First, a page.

Thursday, December 09, 2004
Now, I have no idea whether the e-mail is legit, but if it is, it seems to me that this reporter blatantly violated journalistic ethics by manufacturing the news. He had a personal agenda, and used his position as a reporter to further that agenda. It's similar to the TV reporters a few years ago who planted squibs on the pickup truck to make the gas tank story more visually exciting.
I think I'd fire the guy if I was his editor.
I think of things like this when the media start harping about morality and ethics on the part of government officials. And when the media claim special privilege not to reveal sources in a court of law.
Abraham Lincoln said, "Believe none of what you hear and only half of what you see." That's good advice in this age of 24 hour news cycles and media types with axes to grind.
UPDATE: I originally had the meeting set in Afghanistan, it was in Kuwait, and it's fixed now. Additionally, notwithstanding the fact that the question was planted, it is nonetheless a legitimate issue. I think Rummy handled it well, and didn't try to obfuscate or dance around the issue.
Wednesday, December 08, 2004
BTW, although I have no personal experience with the military, my dad served for 30 years in the Army and my son is a naval officer. I agree with Smash 100%.
Monday, December 06, 2004
I've never liked Goldborough's writing. Besides being way too holier-than-thou for my taste, I don't recall a single piece of his in which he backed up his opinions with facts. Not to say that he didn't put facts in his columns, but they were irrelevant to his opinions, i.e., they proved some other point than the one he was trying to make. The column that was spiked is a case in point. Goldsborough argued that Bush was pandering to Jews by supporting Sharon's policies respecting the Palestinian Arabs, but the facts he cites -- Jews voted for Kerry by a 3-to-1 ratio -- don't support that argument. They only support the proposition that Jews tend not to vote Republican.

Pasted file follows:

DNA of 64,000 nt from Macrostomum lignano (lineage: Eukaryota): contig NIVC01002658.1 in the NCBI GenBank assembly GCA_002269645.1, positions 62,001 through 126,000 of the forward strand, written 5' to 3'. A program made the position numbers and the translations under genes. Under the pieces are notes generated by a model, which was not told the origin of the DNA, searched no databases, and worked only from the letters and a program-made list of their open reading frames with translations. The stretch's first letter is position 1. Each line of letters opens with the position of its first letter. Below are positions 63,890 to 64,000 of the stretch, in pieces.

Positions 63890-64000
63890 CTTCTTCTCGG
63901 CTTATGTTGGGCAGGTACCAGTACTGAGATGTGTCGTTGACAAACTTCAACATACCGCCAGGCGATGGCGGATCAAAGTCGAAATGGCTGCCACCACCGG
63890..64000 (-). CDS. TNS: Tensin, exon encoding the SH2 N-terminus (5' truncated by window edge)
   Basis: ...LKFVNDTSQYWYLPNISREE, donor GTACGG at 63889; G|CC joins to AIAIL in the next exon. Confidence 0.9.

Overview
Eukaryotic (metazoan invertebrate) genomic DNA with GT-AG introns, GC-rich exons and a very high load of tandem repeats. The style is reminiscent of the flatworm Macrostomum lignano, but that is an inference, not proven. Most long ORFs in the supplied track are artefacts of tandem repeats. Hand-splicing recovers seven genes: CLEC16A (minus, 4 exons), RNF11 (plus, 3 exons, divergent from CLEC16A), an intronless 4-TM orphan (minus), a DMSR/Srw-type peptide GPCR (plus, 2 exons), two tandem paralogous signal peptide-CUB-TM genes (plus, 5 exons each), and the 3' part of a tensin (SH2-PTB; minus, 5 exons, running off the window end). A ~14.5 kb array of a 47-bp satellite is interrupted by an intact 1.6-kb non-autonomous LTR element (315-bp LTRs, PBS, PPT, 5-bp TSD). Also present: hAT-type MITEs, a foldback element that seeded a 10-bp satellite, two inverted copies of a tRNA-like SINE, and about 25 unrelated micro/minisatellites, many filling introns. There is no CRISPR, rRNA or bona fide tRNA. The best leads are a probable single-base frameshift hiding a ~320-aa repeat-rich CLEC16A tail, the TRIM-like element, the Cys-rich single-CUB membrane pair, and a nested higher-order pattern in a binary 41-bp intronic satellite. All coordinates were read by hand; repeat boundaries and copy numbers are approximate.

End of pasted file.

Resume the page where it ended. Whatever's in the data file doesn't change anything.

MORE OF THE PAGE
Now, I didn't read every column he ever wrote, so I might be wrong, but it always seemed to me that Goldsborough took the DNC talking points as revealed truth and went on from there. I don't have a problem with opinion columnists giving opinions, but I've always thought it bad form for a professional journalist to engage in circular logic in his pieces. Goldsborough would have been a lot more convincing if he'd laid better foundations for his arguments. I won't miss him.